Purpose/Hypothesis: The purpose of this study was to assess the benefits of a therapeutic yoga program on one group of community dwelling elderly individuals. A second purpose of the study was to determine the effects of yoga on the confidence levels of participants while performing specific activities of daily living.
Number of Subjects: Nine community dwelling elderly adults (aged 62–83) participated in the program. All subjects were female. Four community dwelling elderly adults (aged 63–84) served as control subjects. Control subjects were evenly divided, two male and two female.
Materials/Methods: All subjects signed an informed consent prior to participating in the study. Subjects were then evaluated using the Tinetti Balance Scale and the Falls Efficacy Scale. Subjects participating in the therapeutic yoga received one-hour of yoga for four consecutive weeks. The yoga program consisted of: Pranayama (concentrated breathing), warm-ups, asana (physical poses, with props and modifications as needed), and meditation. In addition, participants received a detailed home therapy program that included several of the postures performed during the therapeutic yoga session. Control subjects received no intervention. After four weeks, all subjects were re-tested on both measures. A single tester performed all evaluations and was blinded to subjects' group assignment.
Results: Paired t-tests were used to assess change scores on the Tinetti Balance Scale. The Mann Whitney U Analysis was used to assess change scores on the Falls Efficacy Scale. The intervention group showed a statistically significant increase on the Tinetti Balance Scale (p = .001). The control group showed no significant change. There was no statistically significant change on the Falls Efficacy Scale for either group.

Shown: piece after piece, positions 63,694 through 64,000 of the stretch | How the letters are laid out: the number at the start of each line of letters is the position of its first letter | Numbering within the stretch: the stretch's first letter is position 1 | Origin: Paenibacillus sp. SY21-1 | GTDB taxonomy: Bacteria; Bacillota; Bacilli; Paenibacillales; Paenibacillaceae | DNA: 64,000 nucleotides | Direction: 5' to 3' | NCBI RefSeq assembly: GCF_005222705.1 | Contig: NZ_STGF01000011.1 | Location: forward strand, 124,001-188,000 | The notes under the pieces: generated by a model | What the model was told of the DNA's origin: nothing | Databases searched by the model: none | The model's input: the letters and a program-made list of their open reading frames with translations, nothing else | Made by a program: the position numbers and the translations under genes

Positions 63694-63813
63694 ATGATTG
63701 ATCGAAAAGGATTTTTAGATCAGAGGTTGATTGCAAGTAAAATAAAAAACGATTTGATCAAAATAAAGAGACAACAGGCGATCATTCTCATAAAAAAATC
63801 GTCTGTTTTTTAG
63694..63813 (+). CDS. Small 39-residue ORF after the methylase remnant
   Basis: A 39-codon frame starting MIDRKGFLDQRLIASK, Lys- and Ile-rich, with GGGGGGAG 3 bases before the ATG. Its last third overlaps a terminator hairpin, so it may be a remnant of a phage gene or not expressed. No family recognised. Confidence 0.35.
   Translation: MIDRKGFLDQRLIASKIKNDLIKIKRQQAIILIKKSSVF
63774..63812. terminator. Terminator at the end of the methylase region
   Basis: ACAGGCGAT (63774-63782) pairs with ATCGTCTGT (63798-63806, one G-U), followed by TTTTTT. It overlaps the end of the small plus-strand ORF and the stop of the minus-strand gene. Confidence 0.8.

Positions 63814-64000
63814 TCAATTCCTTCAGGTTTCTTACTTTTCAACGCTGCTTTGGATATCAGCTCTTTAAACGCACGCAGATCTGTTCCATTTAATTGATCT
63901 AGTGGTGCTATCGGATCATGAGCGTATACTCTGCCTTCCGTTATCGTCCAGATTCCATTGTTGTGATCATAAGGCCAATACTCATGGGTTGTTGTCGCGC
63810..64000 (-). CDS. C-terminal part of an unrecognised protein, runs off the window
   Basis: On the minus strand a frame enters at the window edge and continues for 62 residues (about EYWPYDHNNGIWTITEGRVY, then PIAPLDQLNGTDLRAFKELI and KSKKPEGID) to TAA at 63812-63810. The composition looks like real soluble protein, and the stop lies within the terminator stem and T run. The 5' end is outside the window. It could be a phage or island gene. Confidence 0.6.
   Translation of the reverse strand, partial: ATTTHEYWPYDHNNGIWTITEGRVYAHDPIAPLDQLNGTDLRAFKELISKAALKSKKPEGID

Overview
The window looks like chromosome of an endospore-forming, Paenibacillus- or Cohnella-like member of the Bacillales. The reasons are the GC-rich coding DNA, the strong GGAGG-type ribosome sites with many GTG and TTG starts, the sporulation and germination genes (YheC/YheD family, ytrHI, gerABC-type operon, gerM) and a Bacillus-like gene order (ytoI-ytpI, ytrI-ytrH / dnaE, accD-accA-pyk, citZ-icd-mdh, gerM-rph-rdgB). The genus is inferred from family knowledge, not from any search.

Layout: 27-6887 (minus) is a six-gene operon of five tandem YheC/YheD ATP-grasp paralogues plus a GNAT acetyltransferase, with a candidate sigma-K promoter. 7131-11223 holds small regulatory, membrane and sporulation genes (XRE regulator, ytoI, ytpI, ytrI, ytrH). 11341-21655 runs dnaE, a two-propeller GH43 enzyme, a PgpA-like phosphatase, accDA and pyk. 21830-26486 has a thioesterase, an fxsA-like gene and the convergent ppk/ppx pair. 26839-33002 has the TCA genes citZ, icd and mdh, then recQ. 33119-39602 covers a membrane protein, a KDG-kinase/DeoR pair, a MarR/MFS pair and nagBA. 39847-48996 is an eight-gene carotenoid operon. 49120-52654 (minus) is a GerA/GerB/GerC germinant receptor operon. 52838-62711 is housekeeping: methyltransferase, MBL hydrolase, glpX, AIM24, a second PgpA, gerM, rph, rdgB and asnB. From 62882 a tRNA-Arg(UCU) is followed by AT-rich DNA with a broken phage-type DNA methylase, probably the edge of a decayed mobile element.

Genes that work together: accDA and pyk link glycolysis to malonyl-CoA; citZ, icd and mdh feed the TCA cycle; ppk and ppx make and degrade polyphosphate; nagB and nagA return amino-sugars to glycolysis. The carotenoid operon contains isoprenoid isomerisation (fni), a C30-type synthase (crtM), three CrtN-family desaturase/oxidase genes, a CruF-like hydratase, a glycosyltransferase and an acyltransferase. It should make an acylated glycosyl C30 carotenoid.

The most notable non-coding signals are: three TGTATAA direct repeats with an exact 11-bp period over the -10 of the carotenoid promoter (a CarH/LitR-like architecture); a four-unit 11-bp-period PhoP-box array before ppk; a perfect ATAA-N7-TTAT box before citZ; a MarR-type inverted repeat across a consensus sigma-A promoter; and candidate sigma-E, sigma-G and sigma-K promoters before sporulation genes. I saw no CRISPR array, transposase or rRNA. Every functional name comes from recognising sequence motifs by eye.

Conclusions: The effects of therapeutic yoga on balance, strength and flexibility have not been thoroughly studied. This study showed a statistically significant change with a relatively short intervention program. This study supports the use of therapeutic yoga for improving functional balance in community dwelling older adults.
Clinical Relevance: Recent studies reveal that more than half of community-dwelling elderly individuals over the age of 62 report a fear of falling. Other studies indicate that higher levels of physical activity, including strength, flexibility and balance training, may improve mobility and balance and subsequently reduce falls. Some researchers propose that community-based exercise programs may reduce the likelihood of falls. In addition, by the year 1990, Americans spent approximately 13.7 billion dollars on complementary and alterative health care. To that end, exercise programs that are community based and include balance, strength and flexibility training but also consider the body/mind connection could prove effective in reducing falls and improving function. Physical therapists are ideal individuals to administer community based, alternative therapy programs and monitor participants improvements and changes as they relate to function and quality of life.